Hiroya Oku is most well-known for his bestseller Gantz -- a giant science fiction adventure of strange battles with alien beings, invasions and the human psyche. However, this is not his only manga that questions the decisions and motivations of humans when gifted with unimaginable power. In 2014, Inuyashiki was produced in Kodansha’s Evening magazine, returning the quirky and stylistic art Hiroya was known for to his fans. Inuyashiki appropriated some science fiction aspects of Gantz and re-purposed them into a more definitive clash of the hero versus villain narrative that could be found in Western superhero comics.
Inuyashiki follows the protagonist Ichiro Inuyashiki, an unwell and disrespected salary man who appears considerably older than his actual 58. He is killed when an alien ship briefly visits Earth, and to avoid having interfered with life on Earth, the aliens quickly rebuild Ichiro as a cyborg version of himself. However, as they have only weaponry available, they are forced to reform Ichiro into a sort of battle-borg. The story then explores Ichiro's struggle of holding onto his humanity as a re-created being, intending to use his power to do good. Hiro Shishigami, a student, was also rebuilt after the incident, though his path takes a much darker trail.
The narrative of a hero versus a villain
The initial set-up of the manga places two opposing characters in the same situation, giving them alien powers at the same time and location. In reality, they are both killed and reborn with inserted memories, no longer truly being the people they once were. The importance of this comes in the form of their humanity and what the concept of this means to them. As their bodies are no longer human, it is their memories and their consciousness that remain "human." On the surface, it appears rather straightforward in the conflict between their ideologies -- one uses his power for good while the other uses his power for evil -- yet this is just a basic understanding of the narrative.
Both characters become very aware that their human form has been stripped and replaced by some sort of robotic replica. The question directed toward them is this: are they still human? Hiro’s understanding of this is the ability to feel. With the cybernetics at his disposal, he uses the power to murder and destroy, receiving some feelings from the carnage he causes and regaining a certain sense of humanity, however twisted. It could be connected to his upbringing that led him down the path of destruction when given the opportunity, having suffered at the hands of bullying and poor living conditions, but this cannot be fully argued due to the life of the opposing character, Ichiro.
Why Ichiro Inuyashiki's Journey Is Important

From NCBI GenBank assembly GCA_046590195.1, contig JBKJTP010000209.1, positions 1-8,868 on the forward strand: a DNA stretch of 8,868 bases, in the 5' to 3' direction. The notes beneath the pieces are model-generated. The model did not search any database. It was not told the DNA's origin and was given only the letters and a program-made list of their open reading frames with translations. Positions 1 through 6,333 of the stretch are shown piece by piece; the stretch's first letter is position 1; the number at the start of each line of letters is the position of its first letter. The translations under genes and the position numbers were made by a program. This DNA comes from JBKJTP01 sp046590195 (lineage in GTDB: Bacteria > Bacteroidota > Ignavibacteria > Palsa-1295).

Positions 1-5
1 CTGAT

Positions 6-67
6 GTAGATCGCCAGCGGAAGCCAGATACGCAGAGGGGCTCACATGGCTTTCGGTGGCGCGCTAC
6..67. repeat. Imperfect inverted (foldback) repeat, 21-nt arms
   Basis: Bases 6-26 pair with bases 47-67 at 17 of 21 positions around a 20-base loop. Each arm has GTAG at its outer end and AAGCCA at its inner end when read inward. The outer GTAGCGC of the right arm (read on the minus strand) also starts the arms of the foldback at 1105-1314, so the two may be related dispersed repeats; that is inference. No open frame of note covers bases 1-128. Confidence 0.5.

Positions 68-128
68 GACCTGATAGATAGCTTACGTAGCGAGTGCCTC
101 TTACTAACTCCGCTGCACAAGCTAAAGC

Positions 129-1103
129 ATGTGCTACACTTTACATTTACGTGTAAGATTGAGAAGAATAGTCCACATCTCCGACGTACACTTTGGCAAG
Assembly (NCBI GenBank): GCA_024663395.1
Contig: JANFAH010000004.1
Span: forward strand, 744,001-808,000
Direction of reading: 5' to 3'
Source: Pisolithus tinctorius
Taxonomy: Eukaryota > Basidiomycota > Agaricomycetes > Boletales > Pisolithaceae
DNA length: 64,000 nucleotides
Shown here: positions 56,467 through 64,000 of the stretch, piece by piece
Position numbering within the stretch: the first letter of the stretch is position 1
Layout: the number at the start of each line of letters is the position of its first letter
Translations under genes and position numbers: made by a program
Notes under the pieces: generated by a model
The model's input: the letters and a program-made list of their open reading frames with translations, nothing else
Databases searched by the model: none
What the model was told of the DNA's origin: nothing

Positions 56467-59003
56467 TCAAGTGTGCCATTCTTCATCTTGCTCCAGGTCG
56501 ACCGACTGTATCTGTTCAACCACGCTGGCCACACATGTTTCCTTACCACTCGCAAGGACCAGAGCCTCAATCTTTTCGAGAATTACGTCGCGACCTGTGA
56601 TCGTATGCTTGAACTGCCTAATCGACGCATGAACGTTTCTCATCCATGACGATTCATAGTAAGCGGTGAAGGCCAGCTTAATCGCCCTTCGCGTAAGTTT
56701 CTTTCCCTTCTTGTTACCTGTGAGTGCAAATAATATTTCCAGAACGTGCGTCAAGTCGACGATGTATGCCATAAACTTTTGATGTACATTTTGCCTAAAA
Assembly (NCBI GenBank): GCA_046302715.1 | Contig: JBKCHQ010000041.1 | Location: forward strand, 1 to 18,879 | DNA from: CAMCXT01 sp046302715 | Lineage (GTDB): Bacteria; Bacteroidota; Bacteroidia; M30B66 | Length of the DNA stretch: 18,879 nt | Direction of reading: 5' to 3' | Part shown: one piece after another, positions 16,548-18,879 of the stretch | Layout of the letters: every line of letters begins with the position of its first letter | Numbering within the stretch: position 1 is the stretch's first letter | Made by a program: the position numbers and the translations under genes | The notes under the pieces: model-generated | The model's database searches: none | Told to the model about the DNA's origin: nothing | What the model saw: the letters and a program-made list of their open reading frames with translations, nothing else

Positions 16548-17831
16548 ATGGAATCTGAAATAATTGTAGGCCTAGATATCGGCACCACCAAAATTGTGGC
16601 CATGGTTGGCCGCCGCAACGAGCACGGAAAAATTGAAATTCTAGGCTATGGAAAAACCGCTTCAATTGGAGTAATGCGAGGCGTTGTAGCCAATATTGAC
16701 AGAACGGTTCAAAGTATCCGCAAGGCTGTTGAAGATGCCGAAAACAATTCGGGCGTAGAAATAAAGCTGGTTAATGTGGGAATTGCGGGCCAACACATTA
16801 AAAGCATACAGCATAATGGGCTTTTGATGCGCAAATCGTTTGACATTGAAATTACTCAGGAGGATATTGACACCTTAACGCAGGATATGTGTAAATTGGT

While Hiro may have suffered, it is comparable to the similar suffering of Ichiro. The story’s protagonist was diagnosed with stomach cancer without much time left to live shortly before his body was destroyed, he is greatly disrespected by his family and society in general, and his view of the world is bleak. As Ichiro receives his powers, he is essentially at the lowest point of his life with an understandable vendetta against how society has treated him. Nonetheless, once he learns from the strength his new body has, he follows a path of good, doing what he can to save and protect people, becoming distraught whenever he fails to save even one person.
What this contrast shows is two sides of the same coin. Both characters have negative impressions of the world and the society they are part of, but they take completely different approaches in utilizing their newfound power. This separation likely comes from fundamentally different views via wisdom. Ichiro’s advanced age has allowed him to experience good as well as evil, separate individuals from the cluster of society and discern right from wrong. Conversely, Hiro’s immaturity has him see society as a collective and individuals as part of a system that has worked against him and his mother for his entire life. Because of this, their conflict is inevitable.
Inuyashiki is a well-crafted take on the superhero origin story in seinen manga form, delving into the morality and psychology of the human mind, alongside an intense external conflict between two similar beings. It explores the fine line the hero and villain tread and how easily a person can fall into either category depending on their level of wisdom, upbringing and capability when given the opportunity to play the role of a demigod. For fans of seinen anime and manga, those who enjoy in-depth messages in their media, lots of violence or even superhero stories, it is a must-read or watch.
Inuyashiki was adapted into an anime in 2017 and can be streamed via Amazon Prime.